Tagadi = 21° 41’ 12.44” N, 72° 10’ 04.23” E, Minimum distance from sea shore is 10.20 km
Thoradi = 21° 39’ 28.79” N, 72° 11’ 23.48” E, Minimum distance from sea shore is 9.79 km
Pithalpur = 21° 38’ 45.49” N, 72° 10’ 19.85” E, Minimum distance from sea shore is 11.77 km
Rampur = 21° 39’ 07.35” N, 72° 12’ 50.78” E, Minimum distance from sea shore is 7.42 km
Surka = 21° 38’ 47.02” N, 72° 13’ 48.54” E, Minimum distance from sea shore is 6.01 km
The distances are also calculated from the sea shore with the help of Google Earth.
All these coordinates are used over Google Earth software and their respective distances from the sea shore have been determined to have an idea about the whole mining block with respect to the sea shore (Gulf of Cambay) as also shown in Figure 5 (produced from Google Earth software).
Groundwater table (GWT) monitoring
Groundwater table has been monitored for three seasons namely pre monsoon, monsoon and post monsoon. Six wells have been selected over the mining lease area, which were also in the surroundings of whole mining block. These wells are W1, W2, W3, W5, W6 and W7. The locations of these wells are shown in Figure 6. The six wells groundwater table monitoring has been tabulated in Table 2.
Prediction of sea water intrusion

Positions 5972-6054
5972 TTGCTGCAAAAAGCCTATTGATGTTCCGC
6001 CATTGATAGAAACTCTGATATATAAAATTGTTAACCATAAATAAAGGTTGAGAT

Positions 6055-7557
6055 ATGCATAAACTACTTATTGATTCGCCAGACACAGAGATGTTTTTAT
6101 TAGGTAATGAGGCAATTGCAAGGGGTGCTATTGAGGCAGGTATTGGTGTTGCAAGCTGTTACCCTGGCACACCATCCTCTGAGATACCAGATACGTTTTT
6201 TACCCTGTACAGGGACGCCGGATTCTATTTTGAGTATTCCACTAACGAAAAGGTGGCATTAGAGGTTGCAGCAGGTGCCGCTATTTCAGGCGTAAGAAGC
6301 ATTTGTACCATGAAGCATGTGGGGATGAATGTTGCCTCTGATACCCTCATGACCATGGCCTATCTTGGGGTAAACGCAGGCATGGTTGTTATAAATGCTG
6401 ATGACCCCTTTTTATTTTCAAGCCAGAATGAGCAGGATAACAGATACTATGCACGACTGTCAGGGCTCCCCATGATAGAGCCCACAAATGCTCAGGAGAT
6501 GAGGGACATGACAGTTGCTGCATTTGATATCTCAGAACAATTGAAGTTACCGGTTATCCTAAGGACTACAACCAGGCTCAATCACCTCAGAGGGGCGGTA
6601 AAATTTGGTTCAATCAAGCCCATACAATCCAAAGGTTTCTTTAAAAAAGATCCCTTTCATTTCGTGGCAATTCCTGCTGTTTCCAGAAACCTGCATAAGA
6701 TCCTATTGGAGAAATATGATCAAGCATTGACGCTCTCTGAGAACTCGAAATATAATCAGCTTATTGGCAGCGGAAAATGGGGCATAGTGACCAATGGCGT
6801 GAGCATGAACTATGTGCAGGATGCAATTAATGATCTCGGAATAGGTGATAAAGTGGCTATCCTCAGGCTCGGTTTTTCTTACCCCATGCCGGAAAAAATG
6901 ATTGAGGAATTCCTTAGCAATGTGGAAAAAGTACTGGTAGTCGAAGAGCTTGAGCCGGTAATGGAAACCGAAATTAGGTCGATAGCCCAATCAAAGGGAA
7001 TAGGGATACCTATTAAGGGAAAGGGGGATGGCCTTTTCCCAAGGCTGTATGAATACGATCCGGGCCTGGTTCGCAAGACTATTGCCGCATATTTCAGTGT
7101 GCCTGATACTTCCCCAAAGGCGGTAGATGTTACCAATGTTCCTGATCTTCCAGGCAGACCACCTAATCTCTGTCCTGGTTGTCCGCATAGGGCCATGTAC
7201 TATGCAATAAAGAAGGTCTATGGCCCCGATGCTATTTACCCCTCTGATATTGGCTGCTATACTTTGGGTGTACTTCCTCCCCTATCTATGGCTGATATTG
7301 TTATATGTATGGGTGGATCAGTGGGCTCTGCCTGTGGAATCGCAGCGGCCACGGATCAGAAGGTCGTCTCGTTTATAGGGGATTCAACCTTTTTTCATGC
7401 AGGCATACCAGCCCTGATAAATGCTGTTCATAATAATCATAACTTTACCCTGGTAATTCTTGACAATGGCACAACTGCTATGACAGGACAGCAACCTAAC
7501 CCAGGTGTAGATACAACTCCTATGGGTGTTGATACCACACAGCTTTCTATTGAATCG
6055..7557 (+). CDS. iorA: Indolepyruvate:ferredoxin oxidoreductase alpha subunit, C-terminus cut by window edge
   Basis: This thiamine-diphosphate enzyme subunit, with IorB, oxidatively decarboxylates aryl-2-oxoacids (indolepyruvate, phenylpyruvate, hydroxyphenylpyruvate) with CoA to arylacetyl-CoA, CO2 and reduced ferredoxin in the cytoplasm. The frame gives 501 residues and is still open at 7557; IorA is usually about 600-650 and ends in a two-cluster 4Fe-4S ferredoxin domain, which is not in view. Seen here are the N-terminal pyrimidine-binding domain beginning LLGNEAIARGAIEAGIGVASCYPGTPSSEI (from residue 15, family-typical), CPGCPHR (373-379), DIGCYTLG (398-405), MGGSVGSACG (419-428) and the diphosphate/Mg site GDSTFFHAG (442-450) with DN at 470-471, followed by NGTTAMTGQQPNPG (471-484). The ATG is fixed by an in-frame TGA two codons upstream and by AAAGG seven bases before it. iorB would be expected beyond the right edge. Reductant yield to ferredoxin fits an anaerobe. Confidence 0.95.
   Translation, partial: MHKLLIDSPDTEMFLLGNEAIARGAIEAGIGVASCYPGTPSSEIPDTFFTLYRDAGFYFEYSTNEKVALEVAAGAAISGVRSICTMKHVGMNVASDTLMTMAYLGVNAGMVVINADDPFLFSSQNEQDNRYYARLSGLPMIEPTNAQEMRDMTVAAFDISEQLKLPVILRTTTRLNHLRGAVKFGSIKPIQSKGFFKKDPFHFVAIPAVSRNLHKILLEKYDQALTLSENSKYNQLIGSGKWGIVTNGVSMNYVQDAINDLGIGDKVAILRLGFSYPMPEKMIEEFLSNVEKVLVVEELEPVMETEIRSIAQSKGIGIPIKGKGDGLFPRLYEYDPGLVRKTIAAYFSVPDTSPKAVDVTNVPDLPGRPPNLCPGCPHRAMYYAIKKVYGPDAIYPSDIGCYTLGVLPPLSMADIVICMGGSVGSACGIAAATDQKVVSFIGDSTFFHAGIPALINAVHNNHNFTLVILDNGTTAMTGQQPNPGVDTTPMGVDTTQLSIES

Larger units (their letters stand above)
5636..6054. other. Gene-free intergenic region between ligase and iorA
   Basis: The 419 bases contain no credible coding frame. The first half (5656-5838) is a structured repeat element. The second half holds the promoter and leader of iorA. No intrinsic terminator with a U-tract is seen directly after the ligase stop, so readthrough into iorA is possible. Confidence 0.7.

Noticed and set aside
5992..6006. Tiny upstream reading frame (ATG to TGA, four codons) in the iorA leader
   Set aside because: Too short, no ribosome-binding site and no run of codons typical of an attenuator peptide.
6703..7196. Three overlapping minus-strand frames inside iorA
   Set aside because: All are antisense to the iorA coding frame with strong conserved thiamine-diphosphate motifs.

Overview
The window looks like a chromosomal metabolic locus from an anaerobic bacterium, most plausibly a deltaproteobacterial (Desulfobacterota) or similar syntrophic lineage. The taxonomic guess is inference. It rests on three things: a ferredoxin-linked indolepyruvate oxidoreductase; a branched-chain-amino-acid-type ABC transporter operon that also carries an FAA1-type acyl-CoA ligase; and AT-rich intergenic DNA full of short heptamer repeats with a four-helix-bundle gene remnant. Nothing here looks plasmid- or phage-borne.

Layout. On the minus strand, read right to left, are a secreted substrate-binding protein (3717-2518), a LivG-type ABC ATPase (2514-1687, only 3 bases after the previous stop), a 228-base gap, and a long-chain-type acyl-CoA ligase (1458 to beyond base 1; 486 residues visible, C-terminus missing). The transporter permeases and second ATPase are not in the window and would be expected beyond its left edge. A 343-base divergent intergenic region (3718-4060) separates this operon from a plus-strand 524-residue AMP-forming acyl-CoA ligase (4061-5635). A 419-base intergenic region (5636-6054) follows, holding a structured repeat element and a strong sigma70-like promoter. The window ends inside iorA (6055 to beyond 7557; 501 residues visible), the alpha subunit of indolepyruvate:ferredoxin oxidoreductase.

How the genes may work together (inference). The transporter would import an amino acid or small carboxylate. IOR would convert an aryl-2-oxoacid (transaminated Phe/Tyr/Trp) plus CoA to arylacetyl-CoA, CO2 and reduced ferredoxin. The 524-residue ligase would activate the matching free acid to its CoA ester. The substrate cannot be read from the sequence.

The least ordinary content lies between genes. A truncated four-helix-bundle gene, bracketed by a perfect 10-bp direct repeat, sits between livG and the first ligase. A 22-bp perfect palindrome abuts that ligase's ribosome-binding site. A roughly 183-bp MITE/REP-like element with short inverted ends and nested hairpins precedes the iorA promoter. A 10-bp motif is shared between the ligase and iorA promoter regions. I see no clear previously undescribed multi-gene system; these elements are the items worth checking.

Sea water intrusion prediction has been done for the whole mining block (to be extracted in five years), where lignite seam has been found at the depth range of 55–118 m using Ghyben-Herzberg relation between fresh and saline water.
Groundwater table monitoring data for all the three seasons has been kept as the basic data to evaluate the fresh and saline water interface. For sea water intrusion prediction, following parameters have been calculated:
Total depth of well (TDW): Calculated by adding groundwater table (GWT) with groundwater column (GWC) in well.
Total groundwater column above the mean sea level (TGWC or hf): Calculated by subtracting groundwater table (GWT) from the reduced level (RL) of the well.
Also, the cross sections have been drawn along the AA’ and BB’ alignments as shown in Figure 6. The AA’ alignment comprises of wells W1, W2 and W3 and its cross section is shown in Figure 7. The BB’ alignment comprises of wells W5, W6 and W7 and its cross section is shown in Figure 8. For cross sections along alignment only pre monsoon season data has been considered, since during pre monsoon season only the ground water level diminishes as much as possible.
As per cross section along alignment AA’ (Figure 7), it is imperative that the maximum depth of lignite seam below the mean sea level is 95 m whereas the minimum depth of fresh and saline water interface against the lignite seam is 352 m below mean sea level. Also in this case, wells W1, W2 and W3 are in western side of whole mining block.
The cross section along alignment BB’ can give much clear picture, since it is in the eastern side of whole mining block. As per the cross section along alignment BB’ (Figure 8), it is imperative that against the maximum depth of lignite seam that is 95 m from mean sea level, the minimum depth of fresh and saline water interface is 344 m from the mean sea level. Therefore, in present scenario there is no such possibility of sea water intrusion. Whenever there will be onset of lignite extraction through opencast mining there may be problem of sea water intrusion due to upconing of saline water interface.
Upconing in interface